But you and I know these numbers hide another truth. Because too many families are not part of that prosperity. Too many Americans are getting left behind--young people in our inner cities and rural communities...those struggling to reach the next rung on the ladder of opportunity...families working full-time but living paycheck to paycheck. And we know prosperity that is not broadly shared is false prosperity.
I am proud that our national unemployment rate is 4.3%. But its not 4.3 % in far too many of our neighborhoods and communities.
And, of course, the challenge is not just about getting jobs. We need to lift wages. We need to close the gap between rich and poor. We need to grow together.
This is a time of opportunity--but its also a time of challenge. Look at whats happening all around us. Our workforce is literally changing before our eyes. We are becoming more skilled and more diverse than ever before.
Our workplace is also changing. We are becoming more global. Technology is a growing part of our lives--at work and at home.
Times like these are not times to rest. As the President has said, these are times to build. And all of us in this room know that in order to build you need a strong foundation.
And, to me, the labor movement has always been about keeping the foundation of American values strong as we build Americas future. Thats the legacy of the labor movement.
Leading the way, giving voice to the values that define who we are, the values that built the American middle class.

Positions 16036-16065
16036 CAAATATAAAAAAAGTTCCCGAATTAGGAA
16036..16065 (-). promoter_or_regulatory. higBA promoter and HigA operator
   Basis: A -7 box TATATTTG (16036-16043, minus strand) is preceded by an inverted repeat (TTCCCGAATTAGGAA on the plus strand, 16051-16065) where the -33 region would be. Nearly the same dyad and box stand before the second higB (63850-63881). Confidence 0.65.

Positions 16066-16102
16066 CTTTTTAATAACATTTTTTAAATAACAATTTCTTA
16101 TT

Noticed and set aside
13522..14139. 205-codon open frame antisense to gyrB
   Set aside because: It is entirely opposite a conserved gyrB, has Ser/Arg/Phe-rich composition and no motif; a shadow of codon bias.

Because you know that our world changes. Our work changes. Times change. But values dont.
So the work we do and the fights we wage are not about protecting laws-- they really are about protecting values.
What do I mean by that?
We as Americans believe in the value of responsibility and that means the right to a safe workplace. Thats why together, weve fought for a strong OSHA--one that can do its job by protecting workers in theirs.
Im proud that last year was the safest on record in the American workplace. But one worker killed or injured on the job is one too many.
And thats why I can assure you that the President, the Vice-President, and your Secretary of Labor will fight to protect OSHA as it protects Americas workers. Our bottom line is this: No worker should have to sacrifice their life for their livelihood.
So when you go back home, you can tell your union brothers and sisters: Legislation to weaken OSHA may pass Congress--but it wont pass the Presidents desk.
Thats what we mean by responsibility.
We as Americans believe in the value of free speech. We were proud to stand with you in California to defend the rights of union members to participate in the political process.
Working together, we now have defeated the so-called Paycheck Protection Act in the House, in the Senate, and on the ballot in California. Because we know it is simple. A bill that purports to protect your paycheck at the cost of your freedom to speak is no bargain at all.
We as Americans believe in the value of democracy--and that democracy doesnt end when you start the workday.
When it comes to firing or refusing to hire union organizers--the so-called salting issue--some people are trying to say that its OK to punish a worker for exercising a fundamental democratic right. They are wrong.
Lets talk straight. The issue here really isnt salting in the workplace, its assaulting worker rights. No worker in this country should be forced to choose between their union and their job.
Freedom of association is a fundamental American right and it is the backbone of the labor movement.
I remember my own tutelage at the hands of my mentor a great labor leader A. Phillip Randolph. It was Randolph who said At the banquet table of life there are no reserved seats. You get what you can take and you take what you can hold. And you cant hold anything without power. And power comes from organization.
And that is, my friends, I stand here to say to simply and with no reservation: I will always protect and always respect the rights of workers to organize and bargain collectively. Period.